Re: [fw-wiz] Highlighting Security Issues
From: Victor Williams (vbwilliams_at_neb.rr.com)
To: "Paul D. Robertson" <email@example.com> Date: Sun, 01 Aug 2004 16:08:15 -0500
Might be an unpopular opinion...
But he got what was coming to him. If I was above him in the food
chain, I would have terminated him also...without even thinking about
it...it was a no-brainer. The screenshots also prove nothing. I can
make my computer screen look like anyone's with about 10 minutes of
work, and then take screenshots of it. This dude is an amateur at best.
Having worked as an employee (not a contractor) for the US Dept of
Agriculture for almost 10 years, I can honestly say that this is
commonplace--employees getting into others' business when they have not
enough to do.
Fact is, computer "abuse" is a common problem, and it is only going to
be solved by admins who know what they're doing--which this guy
obviously didn't--coupled with a strict, easy-to-understand policy that
is also able to be enforced. In government (where the lowest bidder
always wins) there just isn't enough resources (money and qualified
people) to make policies and actually implement them.
1. Why didn't he have any security measures in place to disallow
surfing of questionable websites? (my current company doesn't even
allow us to check our company-matched 401k plans while on the company
network, let alone checking stocks).
2. Why didn't his workstation policy (written and implementation)
dictate that no games be loaded on workstations?
3. Regarding point 2, if that was the policy, why wasn't it policy
(written and implementation) that end-users (like his boss) not have
admin rights on their machine to re-install restricted software? This
is a simple Windows NT/2000/XP policy issue.
His methods are that of vigilantism. If he was the actual network admin
(which it doesn't clarify whether he is or not), then his job was to
monitor and DOCUMENT, should any employees whose machines he oversees
become a *problem*...not monitor, document, and tattle-tale. If his job
was just system administrator (which is completely different from
network administrator), then he was overstepping his boundaries again
because it wasn't his job. I would promptly be removed from my current
job if it came to light that I had installed software to spy on my boss
without any order from upper management to do so. That's just common
sense (uncommon these days). You do what you're told unless someone
else higher than your boss tells you to do something
differently...because that's what you're paid to do--what your boss(es)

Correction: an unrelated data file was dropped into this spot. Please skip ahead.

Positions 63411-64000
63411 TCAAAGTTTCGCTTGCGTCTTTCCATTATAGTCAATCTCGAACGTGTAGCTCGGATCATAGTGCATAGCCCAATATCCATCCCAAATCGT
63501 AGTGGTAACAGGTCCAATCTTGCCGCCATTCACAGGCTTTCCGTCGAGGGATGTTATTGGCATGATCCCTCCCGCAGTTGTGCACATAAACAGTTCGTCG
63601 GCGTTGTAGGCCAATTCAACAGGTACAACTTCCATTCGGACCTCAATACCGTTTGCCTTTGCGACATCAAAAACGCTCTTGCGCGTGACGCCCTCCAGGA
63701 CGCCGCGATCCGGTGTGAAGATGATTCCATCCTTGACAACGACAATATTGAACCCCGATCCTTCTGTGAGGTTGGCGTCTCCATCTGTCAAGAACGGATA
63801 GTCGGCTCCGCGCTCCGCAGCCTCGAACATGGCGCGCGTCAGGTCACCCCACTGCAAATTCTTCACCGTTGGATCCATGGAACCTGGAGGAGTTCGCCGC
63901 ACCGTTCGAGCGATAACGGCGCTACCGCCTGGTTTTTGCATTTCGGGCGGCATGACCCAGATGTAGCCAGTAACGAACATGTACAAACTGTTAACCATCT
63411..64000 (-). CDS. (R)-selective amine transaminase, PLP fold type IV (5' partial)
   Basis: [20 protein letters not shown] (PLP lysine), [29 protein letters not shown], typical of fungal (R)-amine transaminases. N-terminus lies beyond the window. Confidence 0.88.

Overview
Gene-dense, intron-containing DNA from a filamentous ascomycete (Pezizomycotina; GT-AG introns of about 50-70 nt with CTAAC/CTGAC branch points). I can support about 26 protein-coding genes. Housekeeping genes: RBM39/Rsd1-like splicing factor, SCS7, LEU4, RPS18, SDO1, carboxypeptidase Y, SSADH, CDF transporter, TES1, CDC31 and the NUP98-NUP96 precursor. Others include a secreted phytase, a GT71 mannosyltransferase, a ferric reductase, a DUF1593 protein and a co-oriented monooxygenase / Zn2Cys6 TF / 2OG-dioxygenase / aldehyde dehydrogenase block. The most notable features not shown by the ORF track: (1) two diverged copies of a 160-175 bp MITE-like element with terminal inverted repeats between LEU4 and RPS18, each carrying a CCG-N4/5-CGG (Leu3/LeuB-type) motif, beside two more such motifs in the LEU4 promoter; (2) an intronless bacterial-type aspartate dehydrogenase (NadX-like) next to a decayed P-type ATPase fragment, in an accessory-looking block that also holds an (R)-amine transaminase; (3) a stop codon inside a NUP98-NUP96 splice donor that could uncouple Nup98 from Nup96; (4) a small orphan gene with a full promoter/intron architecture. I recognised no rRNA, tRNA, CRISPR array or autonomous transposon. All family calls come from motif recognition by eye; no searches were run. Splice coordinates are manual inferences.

tell you to in the grand scheme of things.
Fact is, in any business, the bottom line is what matters. If you are
getting your work done with 10% of your time, checking your stocks
another 20%, and the other 70% playing Solitaire, that's a management
problem (above you and your boss), that's not your problem or
concern...and you should not assume it is. You should do your job
within your reach of authority, and when called upon by the right
authority for more, do more. This guy clearly overstepped his
boundaries. I think it's good for him to be concerned, but he should
have never named names with submitting his findings. If anything, it
made it look as though he had a vendetta against ONE person. If he
would have been thinking, he would have submitted a report saying more
ambiguously that there were various abuses of computer resources going
on. If management then wanted to make it an issue and have him provide
more proof of this, then he gets a bit more specific. If he submits
that proof and management turns around and again wants specifics on
named individuals, then you go to that step.
This story is inherently what's so wrong with government at EVERY
level...it's a perfect example. It's why I ultimately left...and
hopefully I will never have to go back.
I hope he learned a valuable lesson...do your job and don't worry about
anyone else. It was good for him to be concerned. It wasn't good for
him to act out based on that concern.
Paul D. Robertson wrote:
> Saw this on Slashdot, and thought it might be worth some thought...
> The short version is that after being frustrated for a while, the person
> in question Trojaned his boss's machine, and gathered screenshots over a 7
> month period that show 70% of the time, his boss was playing solitaire,
> and 20% of the time, checking his stocks. The whistle-blower was removed
> from his position, though he claims policy gave him the right to monitor
> and document abuses.
> Some of the knee-jerk reaction from the organization looks to be "there
> was IDS and it was showing hacking and obviously this got us hacked!"
> balanced by an independent report that says they were up to their ears in
> false positives and didn't have AV updates working.
> Thoughts? Comments? Updates from our favorite copying place?
> Paul D. Robertson "My statements in this message are personal opinions
> firstname.lastname@example.org which may have no basis whatsoever in fact."
> email@example.com Director of Risk Assessment TruSecure Corporation
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